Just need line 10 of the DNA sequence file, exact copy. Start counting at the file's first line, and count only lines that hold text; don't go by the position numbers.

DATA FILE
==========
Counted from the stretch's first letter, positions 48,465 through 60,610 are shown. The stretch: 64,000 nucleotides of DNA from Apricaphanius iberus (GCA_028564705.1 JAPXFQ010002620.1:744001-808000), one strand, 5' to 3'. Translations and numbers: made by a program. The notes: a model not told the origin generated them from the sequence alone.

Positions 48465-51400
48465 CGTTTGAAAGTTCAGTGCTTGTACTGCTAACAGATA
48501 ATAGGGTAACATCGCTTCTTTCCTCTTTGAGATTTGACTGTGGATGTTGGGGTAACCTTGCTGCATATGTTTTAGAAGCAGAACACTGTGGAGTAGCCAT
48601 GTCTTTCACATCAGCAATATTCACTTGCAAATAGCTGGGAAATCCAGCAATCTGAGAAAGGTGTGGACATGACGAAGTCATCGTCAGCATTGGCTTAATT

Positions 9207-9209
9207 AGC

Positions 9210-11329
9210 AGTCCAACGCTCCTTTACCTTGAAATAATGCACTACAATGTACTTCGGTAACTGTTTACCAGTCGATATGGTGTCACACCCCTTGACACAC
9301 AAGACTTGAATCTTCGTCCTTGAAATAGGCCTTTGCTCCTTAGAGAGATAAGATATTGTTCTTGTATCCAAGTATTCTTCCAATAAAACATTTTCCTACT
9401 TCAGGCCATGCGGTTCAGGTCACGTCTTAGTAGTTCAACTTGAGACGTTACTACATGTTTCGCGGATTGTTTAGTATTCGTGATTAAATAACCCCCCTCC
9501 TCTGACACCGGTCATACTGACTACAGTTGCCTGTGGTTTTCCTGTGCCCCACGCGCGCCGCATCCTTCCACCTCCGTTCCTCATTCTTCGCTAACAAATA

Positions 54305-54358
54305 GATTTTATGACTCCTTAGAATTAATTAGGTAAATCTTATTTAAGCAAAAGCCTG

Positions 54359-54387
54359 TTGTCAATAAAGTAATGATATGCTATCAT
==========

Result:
9301 AAGACTTGAATCTTCGTCCTTGAAATAGGCCTTTGCTCCTTAGAGAGATAAGATATTGTTCTTGTATCCAAGTATTCTTCCAATAAAACATTTTCCTACT